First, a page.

-- Cleveland Plain Dealer Pulitzer Prize-winner Edward Humes offers readers an eye-opening look at the remarkable philanthropists and visionaries who are devoting their lives to saving the earth from overdevelopment and destruction. Read more...
--Cleveland Plain Dealer Pulitzer Prize-winner Edward Humes offers readers an eye-opening look at the remarkable philanthropists and visionaries who are devoting their lives to saving the earth from overdevelopment and destruction. In Eco Barons, Humes, the bestselling author of Mississippi Mud and Monkey Girl, gives us fascinating portraits of extraordinary men and women who are dedicated to humankind's survival--as important a contribution to the environmental cause as Al Gore's An Inconvenient Truth. As the New York Times points out, "Humes's urgent message is clear: We must all strive to become 'eco barons' in our own right if we are to save Planet Earth."
- ISBN-13: 9780061350290
- ISBN-10: 006135029X
- Publisher: Ecco Press
- Publish Date: March 2009
- Page Count: 367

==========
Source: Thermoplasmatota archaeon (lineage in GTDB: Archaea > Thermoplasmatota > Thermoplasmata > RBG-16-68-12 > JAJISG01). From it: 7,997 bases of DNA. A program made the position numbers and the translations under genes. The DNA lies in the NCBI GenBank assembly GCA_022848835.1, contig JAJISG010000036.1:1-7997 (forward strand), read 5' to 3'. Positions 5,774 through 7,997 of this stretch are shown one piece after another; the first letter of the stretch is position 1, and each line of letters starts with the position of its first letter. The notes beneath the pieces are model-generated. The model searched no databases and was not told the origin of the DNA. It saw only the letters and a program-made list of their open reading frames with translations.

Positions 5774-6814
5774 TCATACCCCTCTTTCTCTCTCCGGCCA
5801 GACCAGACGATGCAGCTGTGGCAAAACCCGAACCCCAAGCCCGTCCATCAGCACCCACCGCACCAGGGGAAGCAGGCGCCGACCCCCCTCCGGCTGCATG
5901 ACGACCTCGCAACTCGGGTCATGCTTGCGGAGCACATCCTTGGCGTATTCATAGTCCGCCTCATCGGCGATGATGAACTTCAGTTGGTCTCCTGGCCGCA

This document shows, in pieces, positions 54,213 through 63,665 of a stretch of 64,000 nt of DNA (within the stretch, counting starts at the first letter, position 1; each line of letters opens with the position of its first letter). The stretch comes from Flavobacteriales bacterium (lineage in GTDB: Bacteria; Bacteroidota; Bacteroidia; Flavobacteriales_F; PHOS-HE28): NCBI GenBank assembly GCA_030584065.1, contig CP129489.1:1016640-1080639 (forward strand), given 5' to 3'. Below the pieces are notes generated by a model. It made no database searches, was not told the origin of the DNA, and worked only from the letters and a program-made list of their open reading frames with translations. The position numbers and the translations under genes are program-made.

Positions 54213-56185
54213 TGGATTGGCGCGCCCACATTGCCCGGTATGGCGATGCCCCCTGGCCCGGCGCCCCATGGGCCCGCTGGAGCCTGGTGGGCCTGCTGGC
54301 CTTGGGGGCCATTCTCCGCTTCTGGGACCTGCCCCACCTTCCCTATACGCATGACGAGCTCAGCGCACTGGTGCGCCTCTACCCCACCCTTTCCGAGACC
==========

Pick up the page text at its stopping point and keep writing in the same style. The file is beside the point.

- Dimensions: 9.3 x 5.98 x 1.21 inches
- Shipping Weight: 1.17 pounds
Publishers Weekly® Reviews
- Reviewed in: Publishers Weekly, page 53.
- Review Date: 2008-12-08
- Reviewer: Staff
Pulitzer Prize–winner Humes (Mississippi Mud) profiles a band of idealistic environmentalists devoting their lives and fortunes to protecting nature, including such tycoons as Doug Thompson, the founder of fashion house Esprit, who now spends his millions buying up thousands of acres of land to create nature preserves, and Roxanne Quimby, creator of the cosmetics giant Burt's Bees, who is purchasing huge tracts of forests in Maine woods to “trump the real estate investor's visions of resorts, golf courses and suburban homes on clear-cut lands.” But other “barons” are more David than Goliath. The Center for Biological Diversity, a cash-strapped nonprofit founded by an “owl expert, scientist and mystic” and a “former engineering student turned philosopher,” is responsible for the recent campaign to fight climate change by protecting the polar bear under the Endangered Species Act. Engineering professor Andy Frank has spent 20 years “battling a recalcitrant [auto] industry and confused policy makers” to produce an affordable, plug-in hybrid car. Readers concerned with conservation will appreciate this optimistic if starry-eyed introduction to these little-known giants of the environmental movement. (Mar.)